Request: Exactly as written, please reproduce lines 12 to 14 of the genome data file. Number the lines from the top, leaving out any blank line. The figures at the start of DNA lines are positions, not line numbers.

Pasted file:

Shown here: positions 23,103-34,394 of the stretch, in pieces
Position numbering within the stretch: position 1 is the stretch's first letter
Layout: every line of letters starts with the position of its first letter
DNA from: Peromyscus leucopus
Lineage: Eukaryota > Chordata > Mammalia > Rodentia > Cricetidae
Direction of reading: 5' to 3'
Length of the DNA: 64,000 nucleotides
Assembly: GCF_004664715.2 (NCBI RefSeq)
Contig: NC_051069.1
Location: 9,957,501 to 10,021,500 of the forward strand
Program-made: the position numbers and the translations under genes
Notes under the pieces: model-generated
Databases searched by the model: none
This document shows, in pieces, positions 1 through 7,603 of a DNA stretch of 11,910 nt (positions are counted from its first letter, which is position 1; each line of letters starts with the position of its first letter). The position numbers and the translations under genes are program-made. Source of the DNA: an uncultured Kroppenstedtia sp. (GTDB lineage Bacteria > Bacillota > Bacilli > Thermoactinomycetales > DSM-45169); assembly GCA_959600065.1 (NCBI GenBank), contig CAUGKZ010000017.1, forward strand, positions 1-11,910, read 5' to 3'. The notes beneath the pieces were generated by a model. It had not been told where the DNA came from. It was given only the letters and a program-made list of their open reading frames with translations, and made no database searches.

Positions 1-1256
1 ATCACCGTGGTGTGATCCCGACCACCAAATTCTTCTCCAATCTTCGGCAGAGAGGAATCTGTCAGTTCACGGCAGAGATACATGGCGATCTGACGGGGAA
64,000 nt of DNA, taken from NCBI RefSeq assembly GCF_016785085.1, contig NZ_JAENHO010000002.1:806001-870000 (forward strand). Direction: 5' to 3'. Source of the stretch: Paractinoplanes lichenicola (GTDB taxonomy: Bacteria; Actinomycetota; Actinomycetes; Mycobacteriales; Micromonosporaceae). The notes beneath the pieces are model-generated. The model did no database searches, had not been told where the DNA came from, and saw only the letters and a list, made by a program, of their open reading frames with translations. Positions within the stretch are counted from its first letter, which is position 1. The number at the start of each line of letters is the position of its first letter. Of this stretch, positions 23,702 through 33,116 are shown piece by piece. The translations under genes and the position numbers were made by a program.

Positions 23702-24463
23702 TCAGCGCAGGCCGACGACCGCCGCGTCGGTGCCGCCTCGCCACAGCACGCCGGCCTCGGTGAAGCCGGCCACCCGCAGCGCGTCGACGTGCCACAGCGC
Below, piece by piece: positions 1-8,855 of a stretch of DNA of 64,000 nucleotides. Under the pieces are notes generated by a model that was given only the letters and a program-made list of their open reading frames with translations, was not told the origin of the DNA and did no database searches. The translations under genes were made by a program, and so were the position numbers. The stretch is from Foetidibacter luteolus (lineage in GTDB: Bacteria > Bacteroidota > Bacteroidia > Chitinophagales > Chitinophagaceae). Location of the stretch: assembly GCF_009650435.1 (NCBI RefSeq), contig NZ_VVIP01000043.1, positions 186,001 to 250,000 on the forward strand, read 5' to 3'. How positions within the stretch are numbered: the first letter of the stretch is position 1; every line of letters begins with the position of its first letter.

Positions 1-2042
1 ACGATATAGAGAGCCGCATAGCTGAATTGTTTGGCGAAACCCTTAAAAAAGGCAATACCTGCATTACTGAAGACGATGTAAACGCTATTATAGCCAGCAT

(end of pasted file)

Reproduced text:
Notes under the pieces: model-generated
Databases searched by the model: none
This document shows, in pieces, positions 1 through 7,603 of a DNA stretch of 11,910 nt (positions are counted from its first letter, which is position 1; each line of letters starts with the position of its first letter). The position numbers and the translations under genes are program-made. Source of the DNA: an uncultured Kroppenstedtia sp. (GTDB lineage Bacteria > Bacillota > Bacilli > Thermoactinomycetales > DSM-45169); assembly GCA_959600065.1 (NCBI GenBank), contig CAUGKZ010000017.1, forward strand, positions 1-11,910, read 5' to 3'. The notes beneath the pieces were generated by a model. It had not been told where the DNA came from. It was given only the letters and a program-made list of their open reading frames with translations, and made no database searches.